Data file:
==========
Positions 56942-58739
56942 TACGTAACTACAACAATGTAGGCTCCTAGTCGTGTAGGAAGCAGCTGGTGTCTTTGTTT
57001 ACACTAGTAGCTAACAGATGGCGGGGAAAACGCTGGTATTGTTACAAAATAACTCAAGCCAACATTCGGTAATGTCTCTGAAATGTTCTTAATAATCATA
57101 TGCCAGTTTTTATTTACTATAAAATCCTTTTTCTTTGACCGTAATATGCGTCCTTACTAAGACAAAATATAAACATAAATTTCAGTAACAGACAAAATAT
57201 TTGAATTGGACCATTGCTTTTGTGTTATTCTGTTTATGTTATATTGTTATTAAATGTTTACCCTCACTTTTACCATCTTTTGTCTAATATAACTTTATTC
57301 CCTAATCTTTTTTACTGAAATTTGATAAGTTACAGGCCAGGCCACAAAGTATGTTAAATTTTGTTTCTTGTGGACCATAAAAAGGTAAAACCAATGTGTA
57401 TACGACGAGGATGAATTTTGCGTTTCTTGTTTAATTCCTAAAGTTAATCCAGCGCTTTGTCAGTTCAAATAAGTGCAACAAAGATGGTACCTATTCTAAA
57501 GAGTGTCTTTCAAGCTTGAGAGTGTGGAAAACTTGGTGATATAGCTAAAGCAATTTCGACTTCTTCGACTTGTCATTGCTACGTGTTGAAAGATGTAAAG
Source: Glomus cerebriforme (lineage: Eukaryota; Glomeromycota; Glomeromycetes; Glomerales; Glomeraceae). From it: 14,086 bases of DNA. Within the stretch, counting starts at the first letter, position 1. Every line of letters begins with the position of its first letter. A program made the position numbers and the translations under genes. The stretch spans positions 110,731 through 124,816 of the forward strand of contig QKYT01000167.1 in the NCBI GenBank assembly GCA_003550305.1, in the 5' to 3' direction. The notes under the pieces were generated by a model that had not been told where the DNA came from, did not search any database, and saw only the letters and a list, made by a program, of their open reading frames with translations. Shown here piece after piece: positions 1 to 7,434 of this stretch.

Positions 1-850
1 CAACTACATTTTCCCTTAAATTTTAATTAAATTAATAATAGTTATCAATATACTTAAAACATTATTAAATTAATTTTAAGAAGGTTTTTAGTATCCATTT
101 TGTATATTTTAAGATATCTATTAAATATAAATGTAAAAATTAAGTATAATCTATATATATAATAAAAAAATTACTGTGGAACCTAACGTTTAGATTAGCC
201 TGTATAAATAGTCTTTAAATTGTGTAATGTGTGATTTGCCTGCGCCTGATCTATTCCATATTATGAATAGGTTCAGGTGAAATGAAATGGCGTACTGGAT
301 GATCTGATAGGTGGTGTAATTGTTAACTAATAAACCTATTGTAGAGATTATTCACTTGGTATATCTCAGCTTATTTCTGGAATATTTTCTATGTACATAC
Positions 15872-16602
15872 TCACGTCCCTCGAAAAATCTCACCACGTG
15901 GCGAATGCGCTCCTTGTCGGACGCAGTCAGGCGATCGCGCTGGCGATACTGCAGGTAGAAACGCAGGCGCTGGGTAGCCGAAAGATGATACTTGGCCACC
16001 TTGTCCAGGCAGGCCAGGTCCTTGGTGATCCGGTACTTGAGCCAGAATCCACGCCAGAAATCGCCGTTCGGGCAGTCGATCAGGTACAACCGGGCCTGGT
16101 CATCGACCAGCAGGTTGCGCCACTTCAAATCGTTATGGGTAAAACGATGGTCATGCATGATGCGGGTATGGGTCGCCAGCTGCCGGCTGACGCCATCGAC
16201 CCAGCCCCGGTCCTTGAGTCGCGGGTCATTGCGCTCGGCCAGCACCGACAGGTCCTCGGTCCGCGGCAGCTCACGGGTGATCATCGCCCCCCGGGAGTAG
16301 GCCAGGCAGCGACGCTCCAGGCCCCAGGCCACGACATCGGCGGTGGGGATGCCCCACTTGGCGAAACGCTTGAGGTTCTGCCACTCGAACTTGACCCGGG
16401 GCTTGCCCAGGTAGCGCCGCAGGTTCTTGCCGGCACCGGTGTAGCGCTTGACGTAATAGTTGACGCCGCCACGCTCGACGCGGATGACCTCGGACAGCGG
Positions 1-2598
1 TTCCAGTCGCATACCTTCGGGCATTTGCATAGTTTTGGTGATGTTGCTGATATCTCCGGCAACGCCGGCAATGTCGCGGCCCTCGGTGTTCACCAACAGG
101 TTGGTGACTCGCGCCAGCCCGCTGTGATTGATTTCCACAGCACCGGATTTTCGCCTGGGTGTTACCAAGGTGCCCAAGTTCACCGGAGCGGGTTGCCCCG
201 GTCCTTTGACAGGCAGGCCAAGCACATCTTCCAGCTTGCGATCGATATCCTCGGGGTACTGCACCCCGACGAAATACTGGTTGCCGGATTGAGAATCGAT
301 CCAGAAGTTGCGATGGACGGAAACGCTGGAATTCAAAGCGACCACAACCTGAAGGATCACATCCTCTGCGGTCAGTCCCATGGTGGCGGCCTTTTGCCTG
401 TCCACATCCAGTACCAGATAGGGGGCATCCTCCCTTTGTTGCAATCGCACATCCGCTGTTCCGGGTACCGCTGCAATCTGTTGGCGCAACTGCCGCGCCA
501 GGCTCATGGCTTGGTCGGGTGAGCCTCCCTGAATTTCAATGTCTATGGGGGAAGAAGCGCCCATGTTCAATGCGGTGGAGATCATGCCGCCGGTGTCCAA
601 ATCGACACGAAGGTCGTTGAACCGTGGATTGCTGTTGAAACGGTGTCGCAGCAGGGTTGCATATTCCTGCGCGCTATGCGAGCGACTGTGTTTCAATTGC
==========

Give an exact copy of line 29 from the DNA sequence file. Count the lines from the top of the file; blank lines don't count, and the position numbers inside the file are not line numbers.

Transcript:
501 GGCTCATGGCTTGGTCGGGTGAGCCTCCCTGAATTTCAATGTCTATGGGGGAAGAAGCGCCCATGTTCAATGCGGTGGAGATCATGCCGCCGGTGTCCAA